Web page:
Thursday, December 20, 2007

Twelve Delightful Things

In the '80s, my great-aunt Carol used to put on tatty furs and a fake British accent and parody the Queen's annual speech at Christmas dinners.

I think of her now, as the twilight of 2007 has brought with it the inevitable list-making of critics, pundits and amateurs alike compiling their best-ofs, worst-ofs, and what-ofs, and I, being the scattershot dilettante I am, compile a list is neither a best-films or best-reads list, nor even a best-of-tv list, but rather all three, linked only, inevitably, by their tenuous connections to my vague philosophy of spinsterism, which some have interpreted as "things designed to make you stay at home" (an interpretation I choose to accept mainly because any literal claim I may have had to being an actual Spinster Aunt fell by the wayside, like so much virtue, on July 24th, 2007). I imagine now that the Queen might make such lists as these, with no regard whatsoever for genre, theme, era, author or anything else, other than what amuses her.

So here is my thematically fuzzy, media-unspecific bit of rambling, based upon absolutely no criteria at all other than each item on it provoked my unmitigated delight, as though the intellectual and artistic detritus of this world was designed solely for my whims and pleasure.

Thus do we amuse ourselves in the colonies.

* * *
The Printed Word:

This year I made a wonderful new discovery when I picked up George Simenon's Maigret Mystified by happenstance in a used bookstore. Maigret's a marvelous protagonist, and I can't wait to read more of Simenon's shockingly prolific output. I also read The Blue Hammer, the final book in Ross Macdonald's Lew Archer series. Macdonald was really underrated for years but I think there'll be a resurgence of interest in his work now, following a recent reprinting of several titles by Black Lizard Press. I'm glad, because his prose should earn him a place among the best. Another series I was delighted to sink my teeth into for the first time was Joan Hess's Maggody series, which satisfied my hillbilly leanings and my cravings for a good story. Mortal Remains in Maggody introduced me to an astonishingly rich pantheon of rubes and their embittered foil, citified home-girl Arly Hanks.

I managed to get a little touch of the classics, too. Dracula , though published over a century ago, was a thoroughly modern tale of suspense and the supernatural, featuring one hell of a kickass heroine. And I continue to enjoy the work of Ruth Rendell, whose solid one-off One Across, Two Down demonstrates her great ability to craft apparently simple narratives of disarming subtlety. I'd have to say I liked it as much as Lake of Darkness, my favorite stand-alone so far, and Murder Being Once Done, my preferred Inspector Wexford mystery to date.

The Moving Pictures:

Two films I saw recently, Docks of NY and Letter from an Unknown Woman reaffirmed my faith in the medium of cinema, one for the beauty of its lighting and compositions, the other for its camera movement. As a viewer, I tend to get too caught up in theme and story to appreciate other elements of the art form, but these films jolted me right back into the movies' sheer capacity for visual gorgeousness. The Band Wagon had a similar effect, in that it reminded me that the movies are about spectacle, dammit! And Sam Fuller's Forty Guns made me remember how much I love that singular star, Barbara Stanwyck, and so many other strong, brilliant women who hold their on on screen. Finally, the new Nancy Drew was a great example of a clever and effective adaptation, updating the source material while staying faithful to its spirit, and to the spirit of its heroine.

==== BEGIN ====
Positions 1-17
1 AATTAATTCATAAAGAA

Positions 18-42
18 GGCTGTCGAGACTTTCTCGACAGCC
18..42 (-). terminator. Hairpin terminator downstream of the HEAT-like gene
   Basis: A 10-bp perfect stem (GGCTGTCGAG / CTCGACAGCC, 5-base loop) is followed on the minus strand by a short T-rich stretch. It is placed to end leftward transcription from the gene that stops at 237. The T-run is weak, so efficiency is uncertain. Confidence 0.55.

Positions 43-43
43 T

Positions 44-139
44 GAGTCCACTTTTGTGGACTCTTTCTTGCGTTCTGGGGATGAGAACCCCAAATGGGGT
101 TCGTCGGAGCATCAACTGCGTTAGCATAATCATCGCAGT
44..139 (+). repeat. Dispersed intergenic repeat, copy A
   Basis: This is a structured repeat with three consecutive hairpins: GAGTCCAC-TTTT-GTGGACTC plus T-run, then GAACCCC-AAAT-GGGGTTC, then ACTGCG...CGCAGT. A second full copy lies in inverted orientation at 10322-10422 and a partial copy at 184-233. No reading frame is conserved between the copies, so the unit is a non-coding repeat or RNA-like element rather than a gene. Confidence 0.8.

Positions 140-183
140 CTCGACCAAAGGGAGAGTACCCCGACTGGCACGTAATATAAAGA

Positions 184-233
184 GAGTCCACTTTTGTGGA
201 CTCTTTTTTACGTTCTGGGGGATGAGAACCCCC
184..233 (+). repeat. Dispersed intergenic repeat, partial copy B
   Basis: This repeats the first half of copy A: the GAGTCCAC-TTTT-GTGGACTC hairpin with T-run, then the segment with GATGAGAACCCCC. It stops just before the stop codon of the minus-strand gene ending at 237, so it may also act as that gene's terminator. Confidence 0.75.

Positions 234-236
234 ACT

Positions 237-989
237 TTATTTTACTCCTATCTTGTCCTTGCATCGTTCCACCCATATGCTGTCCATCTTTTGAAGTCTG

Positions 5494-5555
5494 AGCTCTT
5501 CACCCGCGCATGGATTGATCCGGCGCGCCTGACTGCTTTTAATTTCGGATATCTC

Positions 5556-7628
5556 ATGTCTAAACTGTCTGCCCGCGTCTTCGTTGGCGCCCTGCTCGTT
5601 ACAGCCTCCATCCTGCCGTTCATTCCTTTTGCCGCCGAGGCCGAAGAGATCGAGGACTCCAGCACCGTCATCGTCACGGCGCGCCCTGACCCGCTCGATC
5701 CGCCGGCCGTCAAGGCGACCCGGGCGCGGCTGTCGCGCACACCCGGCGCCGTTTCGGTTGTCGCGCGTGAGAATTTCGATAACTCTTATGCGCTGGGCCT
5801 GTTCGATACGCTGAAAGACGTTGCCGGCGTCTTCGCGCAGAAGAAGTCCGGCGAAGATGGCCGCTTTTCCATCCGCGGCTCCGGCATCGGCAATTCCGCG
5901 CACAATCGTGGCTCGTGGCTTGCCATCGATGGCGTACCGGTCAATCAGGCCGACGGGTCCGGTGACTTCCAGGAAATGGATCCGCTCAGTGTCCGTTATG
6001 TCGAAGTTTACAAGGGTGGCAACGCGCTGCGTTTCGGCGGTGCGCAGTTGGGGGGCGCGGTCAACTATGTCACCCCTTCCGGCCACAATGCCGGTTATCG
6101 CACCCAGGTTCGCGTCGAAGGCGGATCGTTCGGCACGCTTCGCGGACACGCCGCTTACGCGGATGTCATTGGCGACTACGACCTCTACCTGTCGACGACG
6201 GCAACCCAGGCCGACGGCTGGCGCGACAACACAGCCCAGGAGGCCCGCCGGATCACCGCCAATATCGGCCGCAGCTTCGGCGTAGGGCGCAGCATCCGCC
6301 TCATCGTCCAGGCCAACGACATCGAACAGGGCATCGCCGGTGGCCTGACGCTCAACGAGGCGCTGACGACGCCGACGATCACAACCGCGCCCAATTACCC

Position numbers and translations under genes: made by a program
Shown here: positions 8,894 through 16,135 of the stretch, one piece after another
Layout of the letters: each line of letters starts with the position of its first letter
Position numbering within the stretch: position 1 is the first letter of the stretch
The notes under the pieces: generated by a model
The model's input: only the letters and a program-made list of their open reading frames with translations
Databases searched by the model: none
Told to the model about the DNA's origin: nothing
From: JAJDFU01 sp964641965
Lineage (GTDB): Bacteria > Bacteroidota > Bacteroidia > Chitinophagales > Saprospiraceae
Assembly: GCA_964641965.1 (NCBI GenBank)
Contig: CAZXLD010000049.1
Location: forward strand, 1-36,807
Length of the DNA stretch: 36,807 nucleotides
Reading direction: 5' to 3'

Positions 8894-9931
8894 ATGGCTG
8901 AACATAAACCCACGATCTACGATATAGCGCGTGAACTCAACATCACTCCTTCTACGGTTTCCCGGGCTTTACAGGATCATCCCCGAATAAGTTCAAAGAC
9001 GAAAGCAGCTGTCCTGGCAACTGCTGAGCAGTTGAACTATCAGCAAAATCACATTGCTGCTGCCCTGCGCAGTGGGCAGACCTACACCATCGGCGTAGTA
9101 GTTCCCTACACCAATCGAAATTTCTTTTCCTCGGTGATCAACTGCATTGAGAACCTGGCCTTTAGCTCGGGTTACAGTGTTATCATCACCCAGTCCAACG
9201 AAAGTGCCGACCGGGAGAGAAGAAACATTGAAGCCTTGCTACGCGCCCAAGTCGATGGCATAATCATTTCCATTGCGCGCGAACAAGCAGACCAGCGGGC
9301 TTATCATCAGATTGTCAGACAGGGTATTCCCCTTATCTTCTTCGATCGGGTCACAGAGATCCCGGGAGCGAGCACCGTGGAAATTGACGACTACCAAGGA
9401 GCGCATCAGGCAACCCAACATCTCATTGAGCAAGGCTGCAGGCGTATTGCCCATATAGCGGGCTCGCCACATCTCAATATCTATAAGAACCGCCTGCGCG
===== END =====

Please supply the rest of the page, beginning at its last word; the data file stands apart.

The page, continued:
Yay, movies!

Pleasant surprises in the world of television:

I watched my first episode of The Women’s Murder Club with some misgiving. I wasn't sure what to expect, but I've been pleasantly surprised at the quality of the show so far. Angie Harmon is great, and the whole cast really brings it -- I've even started to like the spunky blonde D.A., who's character totally improved after episode 1. The show veers off into indulgent moments of pure soap and isn't afraid of cop-cliche melodrama, which can be a lot of fun. Yet the writing is taut and handles "womens" issues with insight and humor, and the mid-season finale was completely satisfying.

Another pleasant surprise: House is good again! After a mediocre season 3, the show is fun to watch once more. Laurie is in top form as always, and the "Survivor" element to the show (eliminating potential fellows) was silly and great. It's as if the writers decided they couldn't push the formula any further, were on the brink of cancellation and decided to go for broke. Now I just want the writer's strike to end! Here's hoping the scribes get all the money they've got coming to them.

Well, here's wishing you and yours a Happy Christmas.

Affectionately yours,

Spinster Aunt


Chirag, said...
This comment has been removed by a blog administrator.
Anonymous said...

Always delightful to be in touch with you.